Brazilian graffiti artists Os Gemeos recently partnered up with GOL Airlines to paint this gargantuan mural on the fusalage of a Boeing 737 that will be used to carry Brazil’s team during the World Cup. The duo used some 1,200 cans of spray paint to depict a crowd of fans in their signature vibrant yellow which coincidentally is the same color used by the Brazilian team. Completed in only a week, the plane first flew today and will remain in use for at least another two years after use by the team. See many more photos over on Arrested Motion.
Macau-based web designer and developer Varun Thota is the son of a helicopter and a devoted flight enthusiast. His childhood was filled with hours in front flight simulators and even today he carries a small Kinder egg airplane that he likes to photograph against dramatic backgrounds, as if a hand was reaching out of the sky controling each flight. It’s a simple enough idea, but wonderfully executed by Thota. You can see more over on his Instagram account. (via the Instagram Blog)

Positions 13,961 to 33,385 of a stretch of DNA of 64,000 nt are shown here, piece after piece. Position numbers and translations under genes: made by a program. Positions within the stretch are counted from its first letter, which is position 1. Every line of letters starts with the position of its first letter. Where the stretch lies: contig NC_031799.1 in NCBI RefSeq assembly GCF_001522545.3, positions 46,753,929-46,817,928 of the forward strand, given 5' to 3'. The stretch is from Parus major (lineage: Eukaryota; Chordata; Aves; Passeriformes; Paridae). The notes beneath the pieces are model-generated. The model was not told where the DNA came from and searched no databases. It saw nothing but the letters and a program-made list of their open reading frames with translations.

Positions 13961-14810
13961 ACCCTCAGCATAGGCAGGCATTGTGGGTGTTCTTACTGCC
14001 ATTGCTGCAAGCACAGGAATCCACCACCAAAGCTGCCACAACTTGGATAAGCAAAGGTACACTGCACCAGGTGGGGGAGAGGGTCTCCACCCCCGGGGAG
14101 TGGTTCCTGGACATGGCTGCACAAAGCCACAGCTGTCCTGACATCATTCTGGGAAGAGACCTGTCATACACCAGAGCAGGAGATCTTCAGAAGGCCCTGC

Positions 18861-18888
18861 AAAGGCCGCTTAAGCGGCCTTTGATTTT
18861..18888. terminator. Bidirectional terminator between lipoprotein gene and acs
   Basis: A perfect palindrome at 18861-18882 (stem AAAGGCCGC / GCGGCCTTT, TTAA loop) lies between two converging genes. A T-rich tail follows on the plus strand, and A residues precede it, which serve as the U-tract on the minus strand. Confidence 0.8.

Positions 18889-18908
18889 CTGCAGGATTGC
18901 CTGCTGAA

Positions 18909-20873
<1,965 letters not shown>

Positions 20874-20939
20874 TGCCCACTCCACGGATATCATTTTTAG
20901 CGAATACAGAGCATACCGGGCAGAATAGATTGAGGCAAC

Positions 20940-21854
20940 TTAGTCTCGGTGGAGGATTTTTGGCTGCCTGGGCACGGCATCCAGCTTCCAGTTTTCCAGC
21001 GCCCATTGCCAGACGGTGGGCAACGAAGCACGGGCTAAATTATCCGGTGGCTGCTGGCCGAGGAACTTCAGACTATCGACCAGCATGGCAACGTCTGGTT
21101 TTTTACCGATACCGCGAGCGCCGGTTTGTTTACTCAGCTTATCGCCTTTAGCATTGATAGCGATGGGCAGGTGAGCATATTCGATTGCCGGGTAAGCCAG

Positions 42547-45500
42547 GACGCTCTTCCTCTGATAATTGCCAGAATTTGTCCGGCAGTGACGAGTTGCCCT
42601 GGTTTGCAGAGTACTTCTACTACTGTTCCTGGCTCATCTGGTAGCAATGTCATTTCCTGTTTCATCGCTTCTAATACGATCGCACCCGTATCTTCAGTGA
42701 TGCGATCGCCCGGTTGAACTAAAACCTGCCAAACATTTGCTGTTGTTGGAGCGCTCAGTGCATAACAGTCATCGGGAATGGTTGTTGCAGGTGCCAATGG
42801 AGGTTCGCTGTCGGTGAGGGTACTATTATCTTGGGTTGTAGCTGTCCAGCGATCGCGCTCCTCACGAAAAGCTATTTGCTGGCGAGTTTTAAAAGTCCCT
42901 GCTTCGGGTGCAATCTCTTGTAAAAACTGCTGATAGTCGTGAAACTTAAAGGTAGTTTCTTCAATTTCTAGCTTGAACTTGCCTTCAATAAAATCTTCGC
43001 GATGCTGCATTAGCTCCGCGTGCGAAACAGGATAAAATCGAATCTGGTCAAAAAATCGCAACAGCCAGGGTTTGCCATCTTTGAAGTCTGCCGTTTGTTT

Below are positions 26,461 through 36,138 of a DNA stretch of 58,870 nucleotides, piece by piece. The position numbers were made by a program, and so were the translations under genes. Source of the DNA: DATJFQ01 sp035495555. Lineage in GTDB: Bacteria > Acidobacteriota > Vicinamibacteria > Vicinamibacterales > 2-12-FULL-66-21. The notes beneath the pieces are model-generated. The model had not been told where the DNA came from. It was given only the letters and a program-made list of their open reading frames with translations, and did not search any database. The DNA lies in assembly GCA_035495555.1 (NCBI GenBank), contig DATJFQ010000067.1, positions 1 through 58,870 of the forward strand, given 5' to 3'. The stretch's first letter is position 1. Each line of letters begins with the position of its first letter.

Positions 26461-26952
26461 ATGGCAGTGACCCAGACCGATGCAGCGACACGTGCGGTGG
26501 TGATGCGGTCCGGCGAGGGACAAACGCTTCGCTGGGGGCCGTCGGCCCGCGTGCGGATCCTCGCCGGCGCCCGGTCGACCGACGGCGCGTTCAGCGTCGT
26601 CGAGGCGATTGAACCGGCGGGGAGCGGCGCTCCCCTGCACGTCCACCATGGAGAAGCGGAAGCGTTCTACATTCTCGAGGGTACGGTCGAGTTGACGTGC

Inspired by high school architecture class where he was assigned to create simple paper models using cut paper manilla folders, San Francisco-based designer Luca Iaconi-Stewart went home to begin construction on an extremely ambitious project: a 1:60 scale reproduction of a Boeing 777 using some of the techniques he learned in class. That was in 2008, when Iaconi-Stewart was just a junior in high school.
Unbelievably, the project continues five years later as he works on and off to perfect every aspect of the plane. Relying on detailed schematics of an Air India 777-300ER he found online, he recreates the digital drawings in Adobe Illustrator and then prints them directly onto the paper manilla folders. But everything has to be perfect. So perfect, that Iaconi-Stewart says he’s actually built two airplanes, the one you see here and the numerous failed attempts including three tails, two entire sets of wings, and multiple experiments to ensure everything is just so.